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The Knights Templar Lived in Temple Bruer, Lincolnshire

Updated on May 14, 2012

Knights of Templar

Templar Knights a little bit of their history

The Templars first came to my attention when I visited France near Carcassonne in the Languedoc Roussillon region and also, in no small part, because of all the publicity surrounding the book and film called The Da Vinci Code; which created a bit of a furor when it upset the Vatican due to its fictitious take on how modern day religious beliefs evolved.

I now live in France close to Carcassonne and run a self catering holiday apartment there, so my level of interest in the local history has risen significantly. Something I should have probably realised much sooner than I actually did is that the activities and legacy of the Knights Templar is by no means restricted to this region.

This is not really surprising when you consider that the Templars were for 200 years the richest and most powerful military order of the crusades. They originated in Jerusalem in 1118 during the aftermath of the first Crusade and their main purpose in life, at that time, was to protect the pilgrims on route to the Holy Land.

Later on they took to the battlefields and combined war with religious vows of chastity, poverty and obedience. Their name the 'Templar Knights' came from the land they were given on the supposed site of Solomon's Temple.

The Templars set up houses or 'preceptories' throughout the Christian world, usually on land donated to them by pious landowners. They often ran farms to provide an income from which they could finance their activities in the Holy Land.

As is often the case, their success in gaining great wealth and privilege resulted in a level of corruption fed by greed, and that caused lapses in their religious vows. The consequences of this were that they became the targets of jealous power mongers of the time.

Many were arrested on trumped up charges for heinous crimes that were fueled by the minor indiscretions they had probably committed in reality. A little bit of the principal of there being no smoke without fire; it was relatively easy to convince people that they were up to much more than they actually were because of these indiscretions.

The end result of course being that by 1312 the whole order was abolished; but not before there has been a whole legacy established throughout the country. Places like Templecombe in Somerset, Cressing Temple in Essex and Temple Meads in Bristol naming but a few.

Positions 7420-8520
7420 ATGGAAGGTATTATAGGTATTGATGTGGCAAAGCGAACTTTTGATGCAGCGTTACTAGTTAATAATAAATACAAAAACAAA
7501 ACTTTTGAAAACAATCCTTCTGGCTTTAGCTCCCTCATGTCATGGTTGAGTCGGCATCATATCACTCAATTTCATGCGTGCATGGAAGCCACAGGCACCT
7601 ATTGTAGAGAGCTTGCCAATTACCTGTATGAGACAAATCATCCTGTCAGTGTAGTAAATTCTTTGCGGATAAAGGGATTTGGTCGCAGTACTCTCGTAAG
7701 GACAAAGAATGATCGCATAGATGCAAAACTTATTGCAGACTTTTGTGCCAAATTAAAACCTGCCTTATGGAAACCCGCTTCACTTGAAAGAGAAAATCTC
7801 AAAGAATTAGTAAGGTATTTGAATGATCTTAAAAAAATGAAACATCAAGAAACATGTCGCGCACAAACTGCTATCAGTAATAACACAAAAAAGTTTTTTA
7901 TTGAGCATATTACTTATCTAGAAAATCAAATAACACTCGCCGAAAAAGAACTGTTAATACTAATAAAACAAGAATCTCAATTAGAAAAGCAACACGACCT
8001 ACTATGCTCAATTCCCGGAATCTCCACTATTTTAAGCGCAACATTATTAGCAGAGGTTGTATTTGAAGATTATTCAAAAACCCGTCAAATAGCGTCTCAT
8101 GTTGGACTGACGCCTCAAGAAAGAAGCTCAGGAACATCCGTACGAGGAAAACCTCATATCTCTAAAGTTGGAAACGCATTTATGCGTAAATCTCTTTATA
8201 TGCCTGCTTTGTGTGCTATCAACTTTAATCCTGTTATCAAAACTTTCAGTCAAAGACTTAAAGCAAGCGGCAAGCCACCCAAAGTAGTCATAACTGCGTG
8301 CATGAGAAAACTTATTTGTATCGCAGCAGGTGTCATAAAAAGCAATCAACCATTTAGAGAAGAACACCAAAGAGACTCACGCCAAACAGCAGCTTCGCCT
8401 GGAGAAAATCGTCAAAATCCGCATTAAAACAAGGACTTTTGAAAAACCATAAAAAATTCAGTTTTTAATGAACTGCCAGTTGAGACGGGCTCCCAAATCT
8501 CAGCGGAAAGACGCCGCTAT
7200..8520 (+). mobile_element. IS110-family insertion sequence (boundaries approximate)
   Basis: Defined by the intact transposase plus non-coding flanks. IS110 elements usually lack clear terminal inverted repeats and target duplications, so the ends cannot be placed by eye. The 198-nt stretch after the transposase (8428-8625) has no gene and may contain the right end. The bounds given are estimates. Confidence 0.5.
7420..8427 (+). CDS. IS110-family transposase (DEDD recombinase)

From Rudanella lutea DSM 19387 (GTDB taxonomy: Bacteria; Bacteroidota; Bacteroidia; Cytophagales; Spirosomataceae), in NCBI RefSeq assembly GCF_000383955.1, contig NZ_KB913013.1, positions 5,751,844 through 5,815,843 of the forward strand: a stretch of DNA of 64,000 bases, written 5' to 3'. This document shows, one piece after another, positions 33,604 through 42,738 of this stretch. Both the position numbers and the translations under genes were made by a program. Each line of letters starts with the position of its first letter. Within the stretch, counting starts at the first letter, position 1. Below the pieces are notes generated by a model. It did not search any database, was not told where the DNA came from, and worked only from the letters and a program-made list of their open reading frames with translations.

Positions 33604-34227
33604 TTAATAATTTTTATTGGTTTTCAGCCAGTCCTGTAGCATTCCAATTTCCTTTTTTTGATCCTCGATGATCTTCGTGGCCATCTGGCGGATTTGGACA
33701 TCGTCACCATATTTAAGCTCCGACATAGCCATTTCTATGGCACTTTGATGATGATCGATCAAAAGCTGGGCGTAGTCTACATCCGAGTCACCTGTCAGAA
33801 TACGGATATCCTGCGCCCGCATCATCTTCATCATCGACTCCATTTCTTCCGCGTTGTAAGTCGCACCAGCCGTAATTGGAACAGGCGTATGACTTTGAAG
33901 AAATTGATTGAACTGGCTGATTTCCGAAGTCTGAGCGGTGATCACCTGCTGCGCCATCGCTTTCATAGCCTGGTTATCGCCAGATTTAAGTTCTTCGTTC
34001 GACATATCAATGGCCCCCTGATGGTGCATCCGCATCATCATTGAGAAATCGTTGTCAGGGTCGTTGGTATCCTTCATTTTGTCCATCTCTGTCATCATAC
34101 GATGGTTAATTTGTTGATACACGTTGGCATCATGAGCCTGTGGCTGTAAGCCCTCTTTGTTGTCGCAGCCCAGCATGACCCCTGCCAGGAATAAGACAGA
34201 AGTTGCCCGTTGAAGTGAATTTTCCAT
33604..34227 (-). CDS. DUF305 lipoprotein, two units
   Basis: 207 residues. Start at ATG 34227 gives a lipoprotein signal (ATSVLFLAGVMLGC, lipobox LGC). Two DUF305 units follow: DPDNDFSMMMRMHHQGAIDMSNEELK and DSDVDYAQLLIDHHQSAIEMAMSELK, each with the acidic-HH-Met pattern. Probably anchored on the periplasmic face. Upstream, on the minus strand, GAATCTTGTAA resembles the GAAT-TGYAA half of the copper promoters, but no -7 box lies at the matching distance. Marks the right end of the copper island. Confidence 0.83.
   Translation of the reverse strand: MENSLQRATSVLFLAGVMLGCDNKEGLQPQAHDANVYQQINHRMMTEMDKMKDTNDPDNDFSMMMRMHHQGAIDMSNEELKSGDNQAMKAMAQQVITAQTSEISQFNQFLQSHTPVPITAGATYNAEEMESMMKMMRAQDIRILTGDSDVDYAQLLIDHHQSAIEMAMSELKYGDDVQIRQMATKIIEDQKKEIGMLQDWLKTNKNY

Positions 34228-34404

The legacy of the Knights Templar

Not bad for around a 1000 years old
Not bad for around a 1000 years old

Temple Bruer Lincolnshire

Temple Bruer as it would have been
Temple Bruer as it would have been

Temple Bruer Preceptory Lincolnshire

So there I was visiting Lincolnshire and looking for a good place to walk the dog when I stumbled across a placard describing the history of the Knights Templar and of one of their preceptory buildings, named Temple Bruer, located in the middle of nowhere in rural Lincolnshire.

Temple Bruer was founded in the mid-twelfth century as a monastery and was originally made up of religious, domestic and farm buildings. The only part remaining today is a tower that once stood at the east end of the church. The tower is actually in surprisingly good condition given its age and location, as you can see from the photograph.

Peasants would have been colonised here to farm the 4000 acres of the preceptory's land, but the village they would have lived in has long gone, now buried under the fields.

The Knights Templar of Temple Bruer, according to legend, went the way of their peers when Edward II sent the Sheriff of Lincolnshire to arrest them and lock them up in Claskegate, Lincoln.

Temple Bruer then passed to another crusading order 'The Knights Hospitallers (or the Knights of St John), they occupied the site until the 1530's

So there you have it, a simple stroll in the country to walk the dog and before you know it you have a history lesson to hand, most of the information in this hub is courtesy of the placard placed outside Temple Bruer which provided me with this account of the Templars presence in a small corner of Lincolnshire.

Actually the Templars legacy was not the only similarity I noticed between the South of France and Lincolnshire. Its probably worth noting that the sky seemed every bit as clear and colourful as it it does in France. I suspect the reason for that could well be the absence of huge amounts of traffic and the associated pollution that goes with it.

I couldn't resist a quick photograph of the sunset as we wended our way back to the house and before a swift pint in the village pub. Check it out, could easily be the South of France.

The photograph below is available as a postcard or note card on Moulin Graphic Designs

Sunset near Temple Bruer, Lincolnshire

Clear as a bell, no wonder the Knights Templar felt at home here, although there would not have been too many cars in their day.
Clear as a bell, no wonder the Knights Templar felt at home here, although there would not have been too many cars in their day.

How much history have you stumbled across walking the dog

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    • alekhouse profile image

      Nancy Hinchliff 7 years ago from Louisville, Kentucky

      Very nice hub, Brian. I really enjoyed the history. What's the difference in the Knights Templar and the Knights of Columbus? I know so little about these organizations.

    • pddm67 profile image

      pddm67 7 years ago from Queens, New York

      Great hub. Have always been fascinated by the Knights Templar. Just finished reading "The Templar Revelation". Good book - check it out if you already haven't. Luv the sunset pic too! Rock on!

    • BrianS profile image
      Author

      Brian Stephens 7 years ago from Castelnaudary, France